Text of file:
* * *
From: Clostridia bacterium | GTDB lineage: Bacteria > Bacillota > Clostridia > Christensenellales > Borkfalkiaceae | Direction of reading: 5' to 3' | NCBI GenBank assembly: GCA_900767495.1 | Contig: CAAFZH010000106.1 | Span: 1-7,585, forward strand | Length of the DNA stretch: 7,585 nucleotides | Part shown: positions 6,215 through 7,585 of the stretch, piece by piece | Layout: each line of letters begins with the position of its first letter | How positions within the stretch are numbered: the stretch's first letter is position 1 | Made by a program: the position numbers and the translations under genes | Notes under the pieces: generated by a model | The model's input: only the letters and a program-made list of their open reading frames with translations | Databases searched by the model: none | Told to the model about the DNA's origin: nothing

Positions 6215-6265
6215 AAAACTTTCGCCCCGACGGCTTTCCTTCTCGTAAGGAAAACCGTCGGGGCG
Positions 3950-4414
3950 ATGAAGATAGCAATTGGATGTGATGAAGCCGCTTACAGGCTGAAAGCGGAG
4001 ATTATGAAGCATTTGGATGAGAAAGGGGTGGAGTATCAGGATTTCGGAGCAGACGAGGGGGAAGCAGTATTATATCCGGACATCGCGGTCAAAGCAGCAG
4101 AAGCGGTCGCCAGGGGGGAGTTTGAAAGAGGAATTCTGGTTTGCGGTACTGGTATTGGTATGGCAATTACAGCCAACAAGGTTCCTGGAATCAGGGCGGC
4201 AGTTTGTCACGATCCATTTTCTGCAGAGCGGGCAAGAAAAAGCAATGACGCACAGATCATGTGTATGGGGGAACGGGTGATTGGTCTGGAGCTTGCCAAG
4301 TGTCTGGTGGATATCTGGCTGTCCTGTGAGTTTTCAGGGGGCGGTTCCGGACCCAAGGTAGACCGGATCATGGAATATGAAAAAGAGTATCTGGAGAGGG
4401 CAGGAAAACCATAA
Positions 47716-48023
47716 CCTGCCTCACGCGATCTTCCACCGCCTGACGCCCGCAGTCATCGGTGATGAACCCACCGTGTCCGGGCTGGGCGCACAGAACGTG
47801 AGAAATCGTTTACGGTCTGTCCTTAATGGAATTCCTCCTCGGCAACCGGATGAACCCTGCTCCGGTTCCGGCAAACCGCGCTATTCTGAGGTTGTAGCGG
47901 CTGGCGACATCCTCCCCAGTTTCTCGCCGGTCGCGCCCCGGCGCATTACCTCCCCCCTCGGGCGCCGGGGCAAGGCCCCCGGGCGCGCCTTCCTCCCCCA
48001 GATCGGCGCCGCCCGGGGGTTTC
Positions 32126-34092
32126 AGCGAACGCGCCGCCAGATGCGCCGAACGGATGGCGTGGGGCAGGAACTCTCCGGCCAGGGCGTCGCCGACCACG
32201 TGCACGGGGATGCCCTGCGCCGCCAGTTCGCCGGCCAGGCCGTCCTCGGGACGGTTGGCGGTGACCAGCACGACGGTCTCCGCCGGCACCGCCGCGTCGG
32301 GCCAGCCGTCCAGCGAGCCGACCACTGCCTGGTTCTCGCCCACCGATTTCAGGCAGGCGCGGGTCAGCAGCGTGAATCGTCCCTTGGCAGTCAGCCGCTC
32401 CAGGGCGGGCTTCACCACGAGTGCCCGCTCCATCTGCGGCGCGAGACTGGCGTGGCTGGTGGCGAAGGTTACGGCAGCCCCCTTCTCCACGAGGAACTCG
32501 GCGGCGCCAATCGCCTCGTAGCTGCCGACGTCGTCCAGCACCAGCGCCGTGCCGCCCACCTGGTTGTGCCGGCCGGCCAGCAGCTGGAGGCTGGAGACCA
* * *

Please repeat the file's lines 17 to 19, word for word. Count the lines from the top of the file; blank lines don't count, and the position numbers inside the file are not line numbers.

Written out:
32126 AGCGAACGCGCCGCCAGATGCGCCGAACGGATGGCGTGGGGCAGGAACTCTCCGGCCAGGGCGTCGCCGACCACG
32201 TGCACGGGGATGCCCTGCGCCGCCAGTTCGCCGGCCAGGCCGTCCTCGGGACGGTTGGCGGTGACCAGCACGACGGTCTCCGCCGGCACCGCCGCGTCGG
32301 GCCAGCCGTCCAGCGAGCCGACCACTGCCTGGTTCTCGCCCACCGATTTCAGGCAGGCGCGGGTCAGCAGCGTGAATCGTCCCTTGGCAGTCAGCCGCTC